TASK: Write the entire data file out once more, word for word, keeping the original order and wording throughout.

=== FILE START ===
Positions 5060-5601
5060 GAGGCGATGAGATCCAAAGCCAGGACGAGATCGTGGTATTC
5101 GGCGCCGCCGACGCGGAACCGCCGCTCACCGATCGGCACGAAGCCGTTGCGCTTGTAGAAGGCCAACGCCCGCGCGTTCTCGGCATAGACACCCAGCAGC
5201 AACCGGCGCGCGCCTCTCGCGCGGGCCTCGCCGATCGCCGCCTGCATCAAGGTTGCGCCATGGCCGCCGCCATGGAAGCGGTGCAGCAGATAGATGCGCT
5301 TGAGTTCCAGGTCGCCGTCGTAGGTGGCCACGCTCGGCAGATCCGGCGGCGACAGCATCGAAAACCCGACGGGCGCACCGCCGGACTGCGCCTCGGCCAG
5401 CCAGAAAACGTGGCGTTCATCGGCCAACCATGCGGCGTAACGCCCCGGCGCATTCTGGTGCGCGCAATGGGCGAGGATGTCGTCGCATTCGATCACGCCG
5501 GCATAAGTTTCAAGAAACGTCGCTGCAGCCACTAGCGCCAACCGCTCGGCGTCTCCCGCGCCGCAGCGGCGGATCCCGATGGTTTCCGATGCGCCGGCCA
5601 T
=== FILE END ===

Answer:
Positions 5060-5601
5060 GAGGCGATGAGATCCAAAGCCAGGACGAGATCGTGGTATTC
5101 GGCGCCGCCGACGCGGAACCGCCGCTCACCGATCGGCACGAAGCCGTTGCGCTTGTAGAAGGCCAACGCCCGCGCGTTCTCGGCATAGACACCCAGCAGC
5201 AACCGGCGCGCGCCTCTCGCGCGGGCCTCGCCGATCGCCGCCTGCATCAAGGTTGCGCCATGGCCGCCGCCATGGAAGCGGTGCAGCAGATAGATGCGCT
5301 TGAGTTCCAGGTCGCCGTCGTAGGTGGCCACGCTCGGCAGATCCGGCGGCGACAGCATCGAAAACCCGACGGGCGCACCGCCGGACTGCGCCTCGGCCAG
5401 CCAGAAAACGTGGCGTTCATCGGCCAACCATGCGGCGTAACGCCCCGGCGCATTCTGGTGCGCGCAATGGGCGAGGATGTCGTCGCATTCGATCACGCCG
5501 GCATAAGTTTCAAGAAACGTCGCTGCAGCCACTAGCGCCAACCGCTCGGCGTCTCCCGCGCCGCAGCGGCGGATCCCGATGGTTTCCGATGCGCCGGCCA
5601 T